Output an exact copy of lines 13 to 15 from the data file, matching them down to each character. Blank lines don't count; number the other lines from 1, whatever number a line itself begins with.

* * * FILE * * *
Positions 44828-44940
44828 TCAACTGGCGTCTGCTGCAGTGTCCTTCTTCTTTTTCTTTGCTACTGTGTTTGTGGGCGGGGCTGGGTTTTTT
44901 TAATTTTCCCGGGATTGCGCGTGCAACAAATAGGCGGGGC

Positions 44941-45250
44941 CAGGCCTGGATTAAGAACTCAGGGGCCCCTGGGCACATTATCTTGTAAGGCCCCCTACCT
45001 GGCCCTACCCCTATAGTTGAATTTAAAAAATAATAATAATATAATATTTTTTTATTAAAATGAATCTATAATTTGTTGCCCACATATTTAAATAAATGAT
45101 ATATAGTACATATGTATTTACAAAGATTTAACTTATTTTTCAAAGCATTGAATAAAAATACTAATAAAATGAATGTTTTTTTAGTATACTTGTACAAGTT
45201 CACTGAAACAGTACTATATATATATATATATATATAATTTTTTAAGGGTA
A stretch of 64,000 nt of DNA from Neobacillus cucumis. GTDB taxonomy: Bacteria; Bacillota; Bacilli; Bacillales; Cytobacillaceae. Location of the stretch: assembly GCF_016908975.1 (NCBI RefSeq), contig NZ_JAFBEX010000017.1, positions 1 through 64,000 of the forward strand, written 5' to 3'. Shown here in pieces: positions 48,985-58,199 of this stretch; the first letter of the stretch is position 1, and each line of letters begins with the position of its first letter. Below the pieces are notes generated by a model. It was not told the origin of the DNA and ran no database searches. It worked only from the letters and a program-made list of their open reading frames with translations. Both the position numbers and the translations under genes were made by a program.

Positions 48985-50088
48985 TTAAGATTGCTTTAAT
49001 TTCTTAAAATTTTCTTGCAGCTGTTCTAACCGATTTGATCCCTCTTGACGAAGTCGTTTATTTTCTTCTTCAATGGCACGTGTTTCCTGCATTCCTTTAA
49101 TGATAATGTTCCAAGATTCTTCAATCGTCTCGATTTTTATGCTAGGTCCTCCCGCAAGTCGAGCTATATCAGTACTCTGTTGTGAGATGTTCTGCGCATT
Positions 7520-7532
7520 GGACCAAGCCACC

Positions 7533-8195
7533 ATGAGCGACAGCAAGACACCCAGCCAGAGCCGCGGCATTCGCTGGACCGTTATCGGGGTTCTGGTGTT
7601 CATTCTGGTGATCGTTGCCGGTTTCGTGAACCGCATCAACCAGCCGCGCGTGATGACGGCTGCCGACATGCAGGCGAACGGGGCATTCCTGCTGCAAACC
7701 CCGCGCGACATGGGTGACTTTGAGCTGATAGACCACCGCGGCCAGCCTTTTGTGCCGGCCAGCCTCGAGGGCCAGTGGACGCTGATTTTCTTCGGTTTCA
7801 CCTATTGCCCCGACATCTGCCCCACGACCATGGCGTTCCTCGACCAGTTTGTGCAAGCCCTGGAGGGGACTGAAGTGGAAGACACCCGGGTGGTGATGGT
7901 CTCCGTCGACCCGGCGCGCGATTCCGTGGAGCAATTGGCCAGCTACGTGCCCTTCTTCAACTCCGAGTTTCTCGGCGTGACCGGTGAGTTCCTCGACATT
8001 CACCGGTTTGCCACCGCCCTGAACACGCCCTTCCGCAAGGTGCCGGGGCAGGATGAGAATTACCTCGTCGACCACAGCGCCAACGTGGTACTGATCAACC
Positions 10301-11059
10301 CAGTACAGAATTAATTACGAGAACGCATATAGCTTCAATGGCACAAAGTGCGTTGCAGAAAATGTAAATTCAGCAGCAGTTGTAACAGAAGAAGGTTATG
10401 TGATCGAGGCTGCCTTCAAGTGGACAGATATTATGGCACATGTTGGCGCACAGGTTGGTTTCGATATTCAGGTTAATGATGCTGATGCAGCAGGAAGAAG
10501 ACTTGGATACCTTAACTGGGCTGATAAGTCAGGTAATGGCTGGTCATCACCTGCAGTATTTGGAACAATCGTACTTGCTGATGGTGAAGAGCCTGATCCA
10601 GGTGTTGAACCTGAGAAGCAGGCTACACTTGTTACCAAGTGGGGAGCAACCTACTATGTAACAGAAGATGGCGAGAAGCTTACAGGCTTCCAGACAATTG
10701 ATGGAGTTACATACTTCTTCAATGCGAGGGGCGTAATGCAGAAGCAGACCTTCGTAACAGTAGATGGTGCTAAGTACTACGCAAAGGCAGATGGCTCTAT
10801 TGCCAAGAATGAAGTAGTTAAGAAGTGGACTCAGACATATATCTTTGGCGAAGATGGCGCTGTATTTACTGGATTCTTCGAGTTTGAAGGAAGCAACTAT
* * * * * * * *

49101 TGATAATGTTCCAAGATTCTTCAATCGTCTCGATTTTTATGCTAGGTCCTCCCGCAAGTCGAGCTATATCAGTACTCTGTTGTGAGATGTTCTGCGCATT
Positions 7520-7532
7520 GGACCAAGCCACC